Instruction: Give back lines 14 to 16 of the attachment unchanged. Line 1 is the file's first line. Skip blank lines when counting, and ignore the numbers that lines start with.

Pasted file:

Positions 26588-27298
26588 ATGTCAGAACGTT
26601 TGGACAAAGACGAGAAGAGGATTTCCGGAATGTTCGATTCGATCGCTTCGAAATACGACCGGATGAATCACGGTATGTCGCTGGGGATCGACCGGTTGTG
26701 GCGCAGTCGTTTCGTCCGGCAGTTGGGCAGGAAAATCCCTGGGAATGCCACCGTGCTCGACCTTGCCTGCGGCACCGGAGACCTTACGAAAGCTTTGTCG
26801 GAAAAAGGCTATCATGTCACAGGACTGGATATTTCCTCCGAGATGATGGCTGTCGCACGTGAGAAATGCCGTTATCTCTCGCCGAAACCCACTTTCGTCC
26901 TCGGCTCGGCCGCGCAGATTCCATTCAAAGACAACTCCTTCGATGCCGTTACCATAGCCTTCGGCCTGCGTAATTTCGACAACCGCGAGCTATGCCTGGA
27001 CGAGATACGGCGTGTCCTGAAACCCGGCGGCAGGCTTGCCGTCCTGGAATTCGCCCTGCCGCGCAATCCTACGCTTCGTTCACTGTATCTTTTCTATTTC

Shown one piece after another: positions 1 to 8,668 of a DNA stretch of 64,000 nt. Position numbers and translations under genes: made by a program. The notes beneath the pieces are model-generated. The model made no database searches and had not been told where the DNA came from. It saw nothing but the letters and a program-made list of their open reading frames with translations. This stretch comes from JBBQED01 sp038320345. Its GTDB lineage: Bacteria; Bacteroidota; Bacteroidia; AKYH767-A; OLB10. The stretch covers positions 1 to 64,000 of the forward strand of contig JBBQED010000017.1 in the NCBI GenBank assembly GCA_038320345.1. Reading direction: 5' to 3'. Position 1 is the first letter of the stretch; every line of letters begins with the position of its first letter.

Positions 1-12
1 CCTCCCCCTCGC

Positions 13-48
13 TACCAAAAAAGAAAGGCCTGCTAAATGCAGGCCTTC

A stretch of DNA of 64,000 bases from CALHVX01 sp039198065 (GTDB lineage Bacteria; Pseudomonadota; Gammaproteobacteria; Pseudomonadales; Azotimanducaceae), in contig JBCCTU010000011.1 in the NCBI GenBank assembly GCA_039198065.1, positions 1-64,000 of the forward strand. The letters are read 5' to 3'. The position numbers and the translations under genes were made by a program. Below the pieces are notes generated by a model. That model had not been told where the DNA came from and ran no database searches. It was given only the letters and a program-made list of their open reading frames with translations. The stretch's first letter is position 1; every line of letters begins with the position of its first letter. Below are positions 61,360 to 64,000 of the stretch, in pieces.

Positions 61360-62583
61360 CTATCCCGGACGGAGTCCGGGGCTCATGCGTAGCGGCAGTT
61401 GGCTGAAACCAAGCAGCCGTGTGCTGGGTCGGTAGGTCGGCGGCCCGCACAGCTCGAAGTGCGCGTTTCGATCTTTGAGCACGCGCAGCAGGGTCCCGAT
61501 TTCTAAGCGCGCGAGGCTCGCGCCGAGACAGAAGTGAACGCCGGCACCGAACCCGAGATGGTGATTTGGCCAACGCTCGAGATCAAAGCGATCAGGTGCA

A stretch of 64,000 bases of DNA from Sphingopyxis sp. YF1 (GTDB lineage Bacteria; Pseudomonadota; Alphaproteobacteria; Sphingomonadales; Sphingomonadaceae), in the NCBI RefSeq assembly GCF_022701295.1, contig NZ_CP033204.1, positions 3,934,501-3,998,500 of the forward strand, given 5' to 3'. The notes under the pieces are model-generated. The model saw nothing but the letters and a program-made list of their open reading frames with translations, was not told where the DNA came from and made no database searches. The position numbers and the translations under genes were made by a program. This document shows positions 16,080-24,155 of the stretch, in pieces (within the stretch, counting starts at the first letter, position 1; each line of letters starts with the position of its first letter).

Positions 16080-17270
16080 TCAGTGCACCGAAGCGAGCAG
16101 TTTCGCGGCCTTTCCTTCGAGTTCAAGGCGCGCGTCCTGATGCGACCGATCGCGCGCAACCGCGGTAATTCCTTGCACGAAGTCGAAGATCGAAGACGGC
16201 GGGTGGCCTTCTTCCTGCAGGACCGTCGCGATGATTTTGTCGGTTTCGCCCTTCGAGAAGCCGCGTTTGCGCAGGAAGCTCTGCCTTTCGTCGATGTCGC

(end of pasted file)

Positions 61360-62583
61360 CTATCCCGGACGGAGTCCGGGGCTCATGCGTAGCGGCAGTT
61401 GGCTGAAACCAAGCAGCCGTGTGCTGGGTCGGTAGGTCGGCGGCCCGCACAGCTCGAAGTGCGCGTTTCGATCTTTGAGCACGCGCAGCAGGGTCCCGAT